Improving Treatment of Spinal Cord Injuries

Summary: A new osmotic transport device removes fluid from the spinal cord to reduce swelling in rat models of SCI.

Source: UCR

When injured, the spinal cord swells, restricting blood flow, resulting in further, often critical and permanent motor, sensory, and autonomic function damage. Rapid prevention of spinal cord swelling immediately after injury is key to preventing more serious damage. The only treatment to date has been steroid therapy with methylprednisolone, which is minimally effective.

Now, in an open-access paper published in Frontiers in Bioengineering and Biotechnology, a group led by Marlan and Rosemary Bourns College of Engineering Jacques S. Yeager, Sr. Professor of Bioengineering Victor G. J. Rodgers and UCR School of Medicine biomedical sciences professor Devin Binder describes an osmotic therapy device that gently removes fluid from the spinal cord to reduce swelling in injured rats with good results. The device can eventually be scaled up for testing in humans.

The device consists of a tangential flow module supporting a semipermeable membrane connected to a hydrogel that rests on the exposed spinal cord. Artificial cerebrospinal fluid containing the protein albumin to initiate osmosis passes across the device side of the membrane, transporting water molecules from the spinal cord. Both fluids drain into a small chamber and cycle again through the device to remove more water. The amount of water removed is small compared to the amount of osmolyte, allowing for recirculation.

This shows the device
A novel spinal osmotic therapy device removes water molecules from the spinal cord to reduce swelling and secondary injury after severe spinal cord injury. Image is credited to Victor Rodgers/UC Riverside.

The authors have found in previous studies that relatively small increases in the percent of water content can cause significant swelling in the brain. These experiments showed that the osmotic therapy device removed enough water to prevent brain swelling and was capable of removing even more. They also found that removing the excess water quickly enough in brain swelling improved neurological outcomes. This is a key hope for the spinal cord device as well.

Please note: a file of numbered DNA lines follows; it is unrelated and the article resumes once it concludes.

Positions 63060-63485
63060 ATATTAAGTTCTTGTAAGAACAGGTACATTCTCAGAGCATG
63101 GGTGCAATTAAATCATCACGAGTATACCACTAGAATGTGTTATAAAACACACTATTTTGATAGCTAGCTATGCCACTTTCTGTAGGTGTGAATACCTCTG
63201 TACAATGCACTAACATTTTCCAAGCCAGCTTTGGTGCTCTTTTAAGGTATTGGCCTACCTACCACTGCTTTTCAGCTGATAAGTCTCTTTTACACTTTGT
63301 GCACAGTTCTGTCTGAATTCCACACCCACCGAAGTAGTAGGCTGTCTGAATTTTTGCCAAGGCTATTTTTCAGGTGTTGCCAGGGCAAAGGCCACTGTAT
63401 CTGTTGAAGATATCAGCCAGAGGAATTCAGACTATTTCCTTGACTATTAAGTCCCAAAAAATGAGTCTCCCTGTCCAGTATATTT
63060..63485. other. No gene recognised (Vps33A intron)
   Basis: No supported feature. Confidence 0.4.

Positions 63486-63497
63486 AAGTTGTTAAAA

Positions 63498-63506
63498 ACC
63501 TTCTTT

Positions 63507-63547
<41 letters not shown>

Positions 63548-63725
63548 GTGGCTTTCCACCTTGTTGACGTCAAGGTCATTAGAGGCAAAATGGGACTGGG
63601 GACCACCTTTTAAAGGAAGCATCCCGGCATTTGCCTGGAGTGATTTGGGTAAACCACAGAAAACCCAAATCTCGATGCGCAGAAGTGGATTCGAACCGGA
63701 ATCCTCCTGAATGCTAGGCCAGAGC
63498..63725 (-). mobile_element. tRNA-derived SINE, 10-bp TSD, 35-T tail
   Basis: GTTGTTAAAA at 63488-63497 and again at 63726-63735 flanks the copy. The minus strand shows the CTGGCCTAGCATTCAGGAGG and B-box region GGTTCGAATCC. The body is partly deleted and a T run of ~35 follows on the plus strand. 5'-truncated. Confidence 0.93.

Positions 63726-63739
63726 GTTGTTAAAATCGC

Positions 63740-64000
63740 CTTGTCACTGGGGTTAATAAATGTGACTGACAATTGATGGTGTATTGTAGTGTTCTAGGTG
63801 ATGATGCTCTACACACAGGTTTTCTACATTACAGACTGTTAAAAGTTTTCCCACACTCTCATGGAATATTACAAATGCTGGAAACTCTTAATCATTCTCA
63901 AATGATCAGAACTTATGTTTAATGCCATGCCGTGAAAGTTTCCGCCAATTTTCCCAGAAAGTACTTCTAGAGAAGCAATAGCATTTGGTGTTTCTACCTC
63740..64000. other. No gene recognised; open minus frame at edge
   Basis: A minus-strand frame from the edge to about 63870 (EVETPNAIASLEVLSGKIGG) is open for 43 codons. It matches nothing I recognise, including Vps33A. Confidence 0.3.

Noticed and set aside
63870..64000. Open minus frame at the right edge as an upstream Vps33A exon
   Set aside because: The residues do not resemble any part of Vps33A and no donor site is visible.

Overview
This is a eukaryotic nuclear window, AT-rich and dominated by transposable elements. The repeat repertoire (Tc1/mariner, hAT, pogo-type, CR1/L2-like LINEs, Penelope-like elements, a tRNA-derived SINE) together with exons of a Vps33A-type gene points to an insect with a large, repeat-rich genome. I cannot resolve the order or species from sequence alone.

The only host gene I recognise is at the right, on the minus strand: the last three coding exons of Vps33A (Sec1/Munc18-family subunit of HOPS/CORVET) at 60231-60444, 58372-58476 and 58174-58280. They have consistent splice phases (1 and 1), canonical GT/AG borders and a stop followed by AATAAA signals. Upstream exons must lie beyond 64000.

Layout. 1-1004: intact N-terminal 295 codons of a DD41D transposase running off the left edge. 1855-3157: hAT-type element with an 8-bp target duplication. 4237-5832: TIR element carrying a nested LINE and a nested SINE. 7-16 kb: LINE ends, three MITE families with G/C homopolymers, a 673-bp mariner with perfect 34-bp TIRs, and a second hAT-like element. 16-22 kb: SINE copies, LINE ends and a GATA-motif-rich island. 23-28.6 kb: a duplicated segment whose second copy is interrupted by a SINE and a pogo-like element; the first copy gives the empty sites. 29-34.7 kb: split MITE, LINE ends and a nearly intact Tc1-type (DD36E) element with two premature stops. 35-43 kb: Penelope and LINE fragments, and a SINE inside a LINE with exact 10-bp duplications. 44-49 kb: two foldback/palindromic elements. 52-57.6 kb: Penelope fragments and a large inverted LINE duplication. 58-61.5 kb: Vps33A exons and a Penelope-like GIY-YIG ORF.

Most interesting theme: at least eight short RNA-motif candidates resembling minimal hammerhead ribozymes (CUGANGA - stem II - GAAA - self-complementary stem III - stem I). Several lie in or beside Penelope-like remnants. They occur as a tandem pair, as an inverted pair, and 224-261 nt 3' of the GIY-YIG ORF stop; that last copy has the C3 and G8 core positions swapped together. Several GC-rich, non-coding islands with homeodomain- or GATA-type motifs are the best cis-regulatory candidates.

The team plans to continue improving the device through longer experiments on rats before eventually moving on to human trials.

Together with biomedical sciences professor Byron Ford, Rodgers is developing a similar device that drains fluid directly from the brain and introduces neuregulin-1, a molecule produced naturally by the body to regulate communication between cells in the brain and heart and promote their growth, to improve treatment and reduce damage of severe strokes.

About this neurology research article

Source:
UCR
Contacts:
Holly Ober – UCR
Image Source:
The image is credited to Victor Rodgers/UC Riverside.

Original Research: Open access
“Implantable Osmotic Transport Device Can Reduce Edema After Severe Contusion Spinal Cord Injury” by Victor G. J. Rodgers et al Frontiers in Bioengineering and Biotechnology.


Abstract

Implantable Osmotic Transport Device Can Reduce Edema After Severe Contusion Spinal Cord Injury

Recent findings from the ISCoPe study indicate that, after severe contusion to the spinal cord, edema originating in the spinal cord accumulates and compresses the tissue against the surrounding dura mater, despite decompressive laminectomy. It is hypothesized that this compression results in restricted flow of cerebrospinal fluid (CSF) in the subarachnoid space and central canal and ultimately collapses local vasculature, exacerbating ischemia and secondary injury. Here we developed a surgically mounted osmotic transport device (OTD) that rests on the dura and can osmotically remove excess fluid at the injury site. Tests were performed in 4-h studies immediately following severe (250 kD) contusion at T8 in rats using the OTD. A 3-h treatment with the OTD after 1-h post injury significantly reduced spinal cord edema compared to injured controls. A first approximation mathematical interpretation implies that this modest reduction in edema may be significant enough to relieve compression of local vasculature and restore flow of CSF in the region. In addition, we determined the progression of edema up to 28 days after insult in the rat for the same injury model. Results showed peak edema at 72 h. These preliminary results suggest that incorporating the OTD to operate continuously at the site of injury throughout the critical period of edema progression, the device may significantly improve recovery following contusion spinal cord injury.

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